TechMissile mishap in Crimea: Russian Tor-M2 system blamed, not Ukrainian ATACMS

Missile mishap in Crimea: Russian Tor‑M2 system blamed, not Ukrainian ATACMS

Wreck of a rocket found near Sevastopol
Wreck of a rocket found near Sevastopol
Images source: © Telegram | Crimeanwind
Norbert Garbarek

24 June 2024 18:38

During Sunday’s shelling of Crimea, Ukrainian armed forces reportedly fired at least five ATACMS missiles towards Sevastopol. According to the Russians, one of the missiles deviated from its course and fell near a beach close to Sevastopol. However, pictures published online suggest that a Russian Tor-M2 system missile, not an ATACMS as initially thought, landed in Crimea.

– It is too early to draw conclusions, but it is not an ATACMS – stated military analyst Oleksandr Kovalenko, quoted by the Ukrainian agency Unian. He points out that the missile wreckage found near Sevastopol looks like one used in the Tor-M2 anti-aircraft system.

Kovalenko adds that using the Tor-M2 anti-aircraft system to intercept a ballistic missile is unjustified and pointless. The expert explains that if a Tor-M2 missile fails to intercept the designated target, it initiates a self-destruction system.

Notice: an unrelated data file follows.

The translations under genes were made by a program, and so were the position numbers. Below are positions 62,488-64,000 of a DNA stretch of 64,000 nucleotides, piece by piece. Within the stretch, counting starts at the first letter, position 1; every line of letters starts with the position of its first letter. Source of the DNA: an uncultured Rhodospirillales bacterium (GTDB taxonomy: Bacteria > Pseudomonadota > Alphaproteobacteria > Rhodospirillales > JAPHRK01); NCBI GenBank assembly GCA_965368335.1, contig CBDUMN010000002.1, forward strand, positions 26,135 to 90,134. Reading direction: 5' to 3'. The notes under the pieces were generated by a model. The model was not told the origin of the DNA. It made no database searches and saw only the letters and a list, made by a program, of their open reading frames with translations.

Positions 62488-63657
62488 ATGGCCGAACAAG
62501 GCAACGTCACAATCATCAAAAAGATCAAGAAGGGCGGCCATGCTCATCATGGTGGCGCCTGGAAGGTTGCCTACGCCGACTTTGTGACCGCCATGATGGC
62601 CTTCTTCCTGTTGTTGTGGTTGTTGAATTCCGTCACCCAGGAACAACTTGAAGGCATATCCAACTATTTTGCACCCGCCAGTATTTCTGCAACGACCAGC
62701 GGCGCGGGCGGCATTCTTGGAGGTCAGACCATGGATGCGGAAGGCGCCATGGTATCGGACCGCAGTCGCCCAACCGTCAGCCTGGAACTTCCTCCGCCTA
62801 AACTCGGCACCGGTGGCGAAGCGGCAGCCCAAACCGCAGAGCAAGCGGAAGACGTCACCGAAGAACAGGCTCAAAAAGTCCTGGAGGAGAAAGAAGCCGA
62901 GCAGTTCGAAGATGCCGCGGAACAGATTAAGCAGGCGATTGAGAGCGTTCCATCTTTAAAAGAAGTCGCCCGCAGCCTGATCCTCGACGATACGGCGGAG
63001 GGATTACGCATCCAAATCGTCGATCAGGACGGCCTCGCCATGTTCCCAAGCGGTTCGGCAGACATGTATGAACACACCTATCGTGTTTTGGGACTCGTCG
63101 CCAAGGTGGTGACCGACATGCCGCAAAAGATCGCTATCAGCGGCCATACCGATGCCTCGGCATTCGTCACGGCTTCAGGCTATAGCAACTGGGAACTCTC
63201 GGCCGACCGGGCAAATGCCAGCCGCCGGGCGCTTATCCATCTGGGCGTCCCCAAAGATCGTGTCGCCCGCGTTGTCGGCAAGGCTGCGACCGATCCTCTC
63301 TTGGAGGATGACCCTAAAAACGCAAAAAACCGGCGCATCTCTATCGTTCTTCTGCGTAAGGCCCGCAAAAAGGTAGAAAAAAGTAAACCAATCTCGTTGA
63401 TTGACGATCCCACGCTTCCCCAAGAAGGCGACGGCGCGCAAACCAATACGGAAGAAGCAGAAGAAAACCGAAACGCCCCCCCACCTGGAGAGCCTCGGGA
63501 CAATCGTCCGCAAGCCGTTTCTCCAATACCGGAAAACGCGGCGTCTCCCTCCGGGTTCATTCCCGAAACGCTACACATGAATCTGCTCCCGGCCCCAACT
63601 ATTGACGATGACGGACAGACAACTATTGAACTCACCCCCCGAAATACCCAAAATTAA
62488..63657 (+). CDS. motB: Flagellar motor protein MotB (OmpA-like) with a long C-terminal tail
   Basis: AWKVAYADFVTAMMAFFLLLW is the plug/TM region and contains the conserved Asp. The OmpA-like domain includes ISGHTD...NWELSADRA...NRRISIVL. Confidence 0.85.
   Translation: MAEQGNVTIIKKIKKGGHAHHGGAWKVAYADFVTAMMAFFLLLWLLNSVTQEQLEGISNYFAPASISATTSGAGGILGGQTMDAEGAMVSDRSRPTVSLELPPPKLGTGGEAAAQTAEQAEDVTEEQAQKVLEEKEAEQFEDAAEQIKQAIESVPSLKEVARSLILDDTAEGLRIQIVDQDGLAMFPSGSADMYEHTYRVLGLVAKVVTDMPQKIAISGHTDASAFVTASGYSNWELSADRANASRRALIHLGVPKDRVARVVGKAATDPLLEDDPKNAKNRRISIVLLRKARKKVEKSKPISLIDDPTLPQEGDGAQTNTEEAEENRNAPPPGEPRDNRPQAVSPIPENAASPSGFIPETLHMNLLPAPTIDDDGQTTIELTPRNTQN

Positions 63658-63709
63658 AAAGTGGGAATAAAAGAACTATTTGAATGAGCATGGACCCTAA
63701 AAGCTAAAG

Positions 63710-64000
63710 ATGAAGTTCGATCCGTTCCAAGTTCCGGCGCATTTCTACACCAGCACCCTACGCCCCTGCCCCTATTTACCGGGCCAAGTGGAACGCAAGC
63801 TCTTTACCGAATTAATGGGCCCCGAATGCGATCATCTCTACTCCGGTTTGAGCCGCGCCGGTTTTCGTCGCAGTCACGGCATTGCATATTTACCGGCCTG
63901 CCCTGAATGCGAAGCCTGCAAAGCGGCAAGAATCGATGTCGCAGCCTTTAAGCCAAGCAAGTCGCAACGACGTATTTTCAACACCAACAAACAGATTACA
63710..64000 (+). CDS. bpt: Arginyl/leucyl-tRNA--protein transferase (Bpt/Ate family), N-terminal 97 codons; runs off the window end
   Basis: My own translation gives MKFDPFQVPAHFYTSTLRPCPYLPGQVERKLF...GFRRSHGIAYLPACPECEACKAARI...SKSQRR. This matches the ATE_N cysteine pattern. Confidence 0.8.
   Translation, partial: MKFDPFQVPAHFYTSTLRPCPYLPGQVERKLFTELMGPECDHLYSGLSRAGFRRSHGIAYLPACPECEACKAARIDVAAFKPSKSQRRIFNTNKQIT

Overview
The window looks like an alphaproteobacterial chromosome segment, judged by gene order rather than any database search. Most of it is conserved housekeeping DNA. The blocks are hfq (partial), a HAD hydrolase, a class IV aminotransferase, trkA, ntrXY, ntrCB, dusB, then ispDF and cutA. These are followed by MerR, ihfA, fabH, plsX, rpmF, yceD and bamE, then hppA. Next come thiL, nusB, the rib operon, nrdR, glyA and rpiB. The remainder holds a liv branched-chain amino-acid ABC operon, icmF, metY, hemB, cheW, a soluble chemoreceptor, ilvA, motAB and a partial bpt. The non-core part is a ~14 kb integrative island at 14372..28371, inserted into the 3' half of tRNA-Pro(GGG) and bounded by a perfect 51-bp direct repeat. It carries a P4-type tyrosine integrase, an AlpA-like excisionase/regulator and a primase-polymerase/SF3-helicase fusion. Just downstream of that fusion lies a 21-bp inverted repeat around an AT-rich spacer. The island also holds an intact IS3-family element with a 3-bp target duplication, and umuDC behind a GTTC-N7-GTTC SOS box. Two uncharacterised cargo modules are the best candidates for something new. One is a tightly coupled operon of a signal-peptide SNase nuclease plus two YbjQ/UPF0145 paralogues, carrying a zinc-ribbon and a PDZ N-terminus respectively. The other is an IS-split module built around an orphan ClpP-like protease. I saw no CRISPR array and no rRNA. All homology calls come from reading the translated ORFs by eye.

Kovalenko suspects this is what happened in Crimea. He explains that it's possible that the missile failed to intercept the Ukrainian missile and self-destructed over the beach near Sevastopol.

Tor-M2 air defence system

The Tor-M2 complex is a weapon whose history dates back to the 1980s. During that period, the USSR commenced work on creating a successor to the 9K33 Osa system. The first generation of the Tor system was designed to combat airborne targets (drones, guided missiles, cruise missiles, aircraft, helicopters, and precision weapons) moving at short and medium ranges. This is why Kovalenko believes using the Tor-M2 to shoot down ATACMS is unjustified. American missiles reach altitudes of several kilometres.

According to the Army-Technology portal, the Tor-M2 set consists of two 9M334 modules containing four 9M331 surface-to-air missiles in four separate containers. A single 9M331 missile weighs about 170 kilograms and is nearly 3 metres long with a diameter of about 25 centimetres and a wingspan of over 0.6 metres. The warhead alone weighs 15 kilograms.

The maximum speed of a missile fired by the Tor-M2 system reaches Mach 2.5, over 3,000 kilometres per hour. A 9M331 missile can ascend to an altitude of 6 kilometres and get a maximum distance of about 11 kilometres. The rocket uses a radio guidance system.

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